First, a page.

Editor Frank Scott (FS) from DesignPRWire has interviewed designer Rita Abou Arraj (RA) for A’ Design Awards and Competition. You can access the full profile of Rita Abou Arraj by clicking here.
Interview with Rita Abou Arraj at Tuesday 26th of April 2016
FS: Could you please tell us more about your art and design background? What made you become an artist/designer? Have you always wanted to be a designer?
RA: ” Choose a job you love, and you will never have to work a day in your life”. I believe that and have always known that I would work in an artistic environment. The Liberation in drawing, the sophistication in art, the structure in architecture, the subtlety in Interior design fascinate me, and I find a particular interest within the human approach of designing a special object for someone out there.
FS: Can you tell us more about your company / design studio?
RA: I consider the design process, an intimate experience, and I’ve grown to work alone day to day. Occasionally I sneak out of my bubble and indulge in collaborations with other artists, architects, and designers where the experience spikes my interest, or the task at hand demands it.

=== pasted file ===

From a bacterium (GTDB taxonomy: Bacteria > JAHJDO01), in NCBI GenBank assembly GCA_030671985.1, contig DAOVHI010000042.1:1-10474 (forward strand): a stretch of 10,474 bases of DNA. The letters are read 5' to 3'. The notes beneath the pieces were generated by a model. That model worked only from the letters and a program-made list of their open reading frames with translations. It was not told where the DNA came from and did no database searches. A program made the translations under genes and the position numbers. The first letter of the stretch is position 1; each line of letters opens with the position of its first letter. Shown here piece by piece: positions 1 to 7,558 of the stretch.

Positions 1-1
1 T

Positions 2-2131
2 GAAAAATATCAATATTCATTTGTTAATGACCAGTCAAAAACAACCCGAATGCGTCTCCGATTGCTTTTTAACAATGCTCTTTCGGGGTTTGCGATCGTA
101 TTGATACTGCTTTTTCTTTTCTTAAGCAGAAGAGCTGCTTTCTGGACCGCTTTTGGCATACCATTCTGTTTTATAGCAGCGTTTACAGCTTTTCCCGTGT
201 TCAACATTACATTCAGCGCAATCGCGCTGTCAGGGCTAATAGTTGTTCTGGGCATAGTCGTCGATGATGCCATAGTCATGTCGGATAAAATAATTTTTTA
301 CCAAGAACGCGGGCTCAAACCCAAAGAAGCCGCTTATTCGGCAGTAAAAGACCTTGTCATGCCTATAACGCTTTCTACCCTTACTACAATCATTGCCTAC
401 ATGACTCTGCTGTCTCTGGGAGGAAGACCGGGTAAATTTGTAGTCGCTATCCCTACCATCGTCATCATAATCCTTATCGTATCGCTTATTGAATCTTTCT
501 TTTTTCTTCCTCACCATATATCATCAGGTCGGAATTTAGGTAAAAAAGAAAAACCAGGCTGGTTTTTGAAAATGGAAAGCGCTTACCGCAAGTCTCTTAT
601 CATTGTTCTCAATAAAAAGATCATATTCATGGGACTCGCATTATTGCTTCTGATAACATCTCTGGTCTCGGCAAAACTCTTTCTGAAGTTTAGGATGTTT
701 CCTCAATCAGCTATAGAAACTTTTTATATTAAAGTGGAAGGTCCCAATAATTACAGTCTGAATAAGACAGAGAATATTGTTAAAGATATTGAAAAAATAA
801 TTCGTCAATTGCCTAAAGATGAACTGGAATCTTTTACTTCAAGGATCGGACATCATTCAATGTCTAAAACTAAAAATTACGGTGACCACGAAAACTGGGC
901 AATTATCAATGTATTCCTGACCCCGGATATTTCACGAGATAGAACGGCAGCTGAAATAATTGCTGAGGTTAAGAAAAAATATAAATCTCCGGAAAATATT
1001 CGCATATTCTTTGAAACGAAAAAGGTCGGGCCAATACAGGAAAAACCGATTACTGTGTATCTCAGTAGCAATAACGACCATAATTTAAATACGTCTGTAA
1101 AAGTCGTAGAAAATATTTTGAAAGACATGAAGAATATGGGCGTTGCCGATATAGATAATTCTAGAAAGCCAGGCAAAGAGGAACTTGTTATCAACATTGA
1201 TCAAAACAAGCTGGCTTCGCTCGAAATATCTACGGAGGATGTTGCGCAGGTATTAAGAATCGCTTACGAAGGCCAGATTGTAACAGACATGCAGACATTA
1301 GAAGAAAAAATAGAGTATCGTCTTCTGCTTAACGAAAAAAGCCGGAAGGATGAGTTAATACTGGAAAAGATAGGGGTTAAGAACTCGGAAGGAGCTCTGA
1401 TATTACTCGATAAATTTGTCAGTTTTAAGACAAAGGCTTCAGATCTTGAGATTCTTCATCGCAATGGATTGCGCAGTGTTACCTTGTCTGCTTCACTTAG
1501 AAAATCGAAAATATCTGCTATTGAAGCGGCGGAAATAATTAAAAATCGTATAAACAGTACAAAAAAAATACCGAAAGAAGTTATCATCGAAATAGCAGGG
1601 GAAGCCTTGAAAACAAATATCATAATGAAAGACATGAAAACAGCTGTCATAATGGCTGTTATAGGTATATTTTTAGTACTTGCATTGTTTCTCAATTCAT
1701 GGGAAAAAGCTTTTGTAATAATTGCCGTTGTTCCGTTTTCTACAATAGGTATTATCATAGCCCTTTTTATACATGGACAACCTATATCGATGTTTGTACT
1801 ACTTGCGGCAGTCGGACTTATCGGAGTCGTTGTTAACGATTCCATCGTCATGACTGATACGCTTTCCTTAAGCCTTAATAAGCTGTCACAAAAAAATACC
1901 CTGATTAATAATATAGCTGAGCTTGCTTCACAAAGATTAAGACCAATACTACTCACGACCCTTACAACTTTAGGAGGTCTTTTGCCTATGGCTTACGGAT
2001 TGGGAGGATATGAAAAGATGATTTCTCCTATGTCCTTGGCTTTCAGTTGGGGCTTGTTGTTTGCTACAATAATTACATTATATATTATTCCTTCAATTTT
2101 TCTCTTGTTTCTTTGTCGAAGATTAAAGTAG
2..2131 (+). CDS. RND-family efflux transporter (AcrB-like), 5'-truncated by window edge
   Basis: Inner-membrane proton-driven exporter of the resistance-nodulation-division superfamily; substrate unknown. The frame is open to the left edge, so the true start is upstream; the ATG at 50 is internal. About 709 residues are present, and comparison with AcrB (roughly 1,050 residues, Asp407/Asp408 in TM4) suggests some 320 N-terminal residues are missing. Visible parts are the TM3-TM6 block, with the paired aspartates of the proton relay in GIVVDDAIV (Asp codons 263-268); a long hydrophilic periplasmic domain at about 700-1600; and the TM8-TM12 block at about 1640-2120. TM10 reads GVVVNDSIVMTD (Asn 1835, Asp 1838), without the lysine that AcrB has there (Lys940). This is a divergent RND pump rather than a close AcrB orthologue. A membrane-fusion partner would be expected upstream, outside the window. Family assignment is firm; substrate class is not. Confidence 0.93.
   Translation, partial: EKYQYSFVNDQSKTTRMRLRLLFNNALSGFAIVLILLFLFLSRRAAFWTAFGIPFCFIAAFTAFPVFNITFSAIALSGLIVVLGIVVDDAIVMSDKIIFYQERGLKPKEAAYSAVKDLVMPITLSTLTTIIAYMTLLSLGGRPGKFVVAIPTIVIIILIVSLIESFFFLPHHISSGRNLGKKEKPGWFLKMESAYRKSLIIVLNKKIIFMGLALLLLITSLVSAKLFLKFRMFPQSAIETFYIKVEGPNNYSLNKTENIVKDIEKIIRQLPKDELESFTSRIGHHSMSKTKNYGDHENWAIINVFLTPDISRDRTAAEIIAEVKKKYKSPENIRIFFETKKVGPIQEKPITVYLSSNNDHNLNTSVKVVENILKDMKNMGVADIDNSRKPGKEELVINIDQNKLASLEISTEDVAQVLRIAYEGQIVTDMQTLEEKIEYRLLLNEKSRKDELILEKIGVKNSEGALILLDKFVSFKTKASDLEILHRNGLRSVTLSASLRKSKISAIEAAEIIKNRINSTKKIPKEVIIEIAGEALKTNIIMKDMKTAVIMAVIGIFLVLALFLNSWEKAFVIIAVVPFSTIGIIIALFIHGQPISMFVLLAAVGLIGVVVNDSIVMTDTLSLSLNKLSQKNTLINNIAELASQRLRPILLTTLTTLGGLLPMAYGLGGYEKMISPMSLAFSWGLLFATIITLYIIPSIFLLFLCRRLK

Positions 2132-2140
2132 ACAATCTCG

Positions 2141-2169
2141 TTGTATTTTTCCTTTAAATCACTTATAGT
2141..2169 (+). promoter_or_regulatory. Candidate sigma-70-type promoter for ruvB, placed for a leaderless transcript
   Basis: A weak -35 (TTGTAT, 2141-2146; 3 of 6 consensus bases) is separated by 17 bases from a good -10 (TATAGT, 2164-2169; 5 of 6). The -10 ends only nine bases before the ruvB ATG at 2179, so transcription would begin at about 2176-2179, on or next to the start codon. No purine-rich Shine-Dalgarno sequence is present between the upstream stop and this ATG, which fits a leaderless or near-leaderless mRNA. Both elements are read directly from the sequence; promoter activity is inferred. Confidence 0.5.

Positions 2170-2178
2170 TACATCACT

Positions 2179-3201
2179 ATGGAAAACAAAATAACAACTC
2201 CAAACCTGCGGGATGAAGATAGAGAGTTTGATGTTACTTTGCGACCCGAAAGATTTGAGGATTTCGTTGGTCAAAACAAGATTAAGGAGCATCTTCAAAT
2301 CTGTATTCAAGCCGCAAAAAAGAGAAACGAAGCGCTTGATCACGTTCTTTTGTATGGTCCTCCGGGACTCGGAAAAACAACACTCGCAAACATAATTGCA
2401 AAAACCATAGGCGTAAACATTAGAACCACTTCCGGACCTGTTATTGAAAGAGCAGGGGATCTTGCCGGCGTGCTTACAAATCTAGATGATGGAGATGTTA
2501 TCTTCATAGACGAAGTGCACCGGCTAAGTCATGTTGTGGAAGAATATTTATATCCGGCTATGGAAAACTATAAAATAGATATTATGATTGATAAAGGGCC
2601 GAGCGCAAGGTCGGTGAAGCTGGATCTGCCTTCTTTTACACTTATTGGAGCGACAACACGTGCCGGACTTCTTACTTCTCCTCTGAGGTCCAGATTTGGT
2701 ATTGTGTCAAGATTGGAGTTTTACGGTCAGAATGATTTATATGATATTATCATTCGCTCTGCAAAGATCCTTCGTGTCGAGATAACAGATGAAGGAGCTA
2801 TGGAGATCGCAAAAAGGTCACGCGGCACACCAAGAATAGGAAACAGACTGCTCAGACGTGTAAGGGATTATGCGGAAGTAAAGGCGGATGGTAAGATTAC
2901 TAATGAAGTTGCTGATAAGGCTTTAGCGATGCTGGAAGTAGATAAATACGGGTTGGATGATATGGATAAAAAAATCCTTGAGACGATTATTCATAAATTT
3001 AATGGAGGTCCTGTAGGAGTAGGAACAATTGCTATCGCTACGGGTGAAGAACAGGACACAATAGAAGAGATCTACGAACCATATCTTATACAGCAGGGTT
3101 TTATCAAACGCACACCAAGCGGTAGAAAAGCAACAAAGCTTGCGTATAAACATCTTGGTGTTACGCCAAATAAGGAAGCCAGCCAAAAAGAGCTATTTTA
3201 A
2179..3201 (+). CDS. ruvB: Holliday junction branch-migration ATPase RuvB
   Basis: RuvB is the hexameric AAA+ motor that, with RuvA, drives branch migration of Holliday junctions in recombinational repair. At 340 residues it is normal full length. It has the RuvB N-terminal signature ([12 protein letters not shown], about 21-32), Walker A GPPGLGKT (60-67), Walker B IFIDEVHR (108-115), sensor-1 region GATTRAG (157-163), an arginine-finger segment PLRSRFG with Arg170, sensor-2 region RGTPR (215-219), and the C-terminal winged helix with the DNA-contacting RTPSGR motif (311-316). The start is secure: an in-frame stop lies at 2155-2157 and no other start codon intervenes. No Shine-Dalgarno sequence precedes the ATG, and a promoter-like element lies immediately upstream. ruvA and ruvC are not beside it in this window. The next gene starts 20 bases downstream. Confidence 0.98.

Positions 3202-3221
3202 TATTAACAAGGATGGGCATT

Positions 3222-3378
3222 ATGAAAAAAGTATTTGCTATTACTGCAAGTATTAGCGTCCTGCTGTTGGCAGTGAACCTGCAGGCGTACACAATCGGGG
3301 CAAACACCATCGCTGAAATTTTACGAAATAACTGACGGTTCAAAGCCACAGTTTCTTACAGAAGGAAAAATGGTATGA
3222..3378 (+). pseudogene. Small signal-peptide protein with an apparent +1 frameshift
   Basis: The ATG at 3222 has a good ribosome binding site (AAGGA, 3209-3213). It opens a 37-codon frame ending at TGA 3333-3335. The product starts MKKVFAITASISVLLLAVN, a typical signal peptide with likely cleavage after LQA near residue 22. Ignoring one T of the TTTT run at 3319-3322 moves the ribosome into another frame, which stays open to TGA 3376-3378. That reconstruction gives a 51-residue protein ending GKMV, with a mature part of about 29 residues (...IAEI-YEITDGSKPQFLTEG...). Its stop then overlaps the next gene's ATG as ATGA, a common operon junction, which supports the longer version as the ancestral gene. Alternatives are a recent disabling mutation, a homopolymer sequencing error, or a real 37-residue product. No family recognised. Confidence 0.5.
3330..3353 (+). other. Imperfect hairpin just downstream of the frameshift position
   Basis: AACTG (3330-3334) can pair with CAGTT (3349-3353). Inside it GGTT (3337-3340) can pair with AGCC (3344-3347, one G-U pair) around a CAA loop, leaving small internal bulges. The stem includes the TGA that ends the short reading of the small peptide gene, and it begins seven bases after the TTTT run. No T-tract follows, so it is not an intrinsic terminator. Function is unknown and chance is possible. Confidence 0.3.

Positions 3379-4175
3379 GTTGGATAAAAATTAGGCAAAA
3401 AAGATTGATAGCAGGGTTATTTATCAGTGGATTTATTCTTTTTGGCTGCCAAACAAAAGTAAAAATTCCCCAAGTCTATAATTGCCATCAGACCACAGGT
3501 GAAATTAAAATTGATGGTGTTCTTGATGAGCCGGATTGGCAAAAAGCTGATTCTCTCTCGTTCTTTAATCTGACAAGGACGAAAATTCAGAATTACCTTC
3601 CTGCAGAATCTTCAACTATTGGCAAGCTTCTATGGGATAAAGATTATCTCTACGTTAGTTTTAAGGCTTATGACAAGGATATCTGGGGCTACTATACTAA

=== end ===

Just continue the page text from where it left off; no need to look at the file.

FS: What is "design" for you?
RA: Design is “the most elegant” answer to a given riddle. It is, but not limited to, Knowledge by research for ingenuity, a hint of trickery and ostentatiousness wrapped with skill.
FS: What kinds of works do you like designing most?
RA: I have ventured in many design routes, from TV studios, scenography, stage and set designs, Interiors of all facets to exhibitions and installations, however, my real passion remains Object and Furniture design.
FS: What is your most favorite design, could you please tell more about it?
RA: For Some Reason, my favorite design is always the design I’m working on.
FS: What was the first thing you designed for a company?
RA: My career premiere happened to be a polyvalent Sports studio Set for a TV channel.
FS: What is your favorite material / platform / technology?
RA: Call me old fashioned, but despite my interest in Technology and constant follow up of all trends and breakthroughs in design materials, I have to admit that I’ve always had a soft spot for simple wood handcrafting and easy mechanical fixing and manipulating techniques.
FS: When do you feel the most creative?
RA: There is a time when I provoke myself with uninterrupted questions regarding a certain new riddle. Creativity flows when I get a moment to answer them.
FS: Which aspects of a design do you focus more during designing?
RA: Every aspect deserves its share. A successful outcome depends greatly on a designer’s fairness and generosity towards all aspects of an idea.
FS: What kind of emotions do you feel when you design?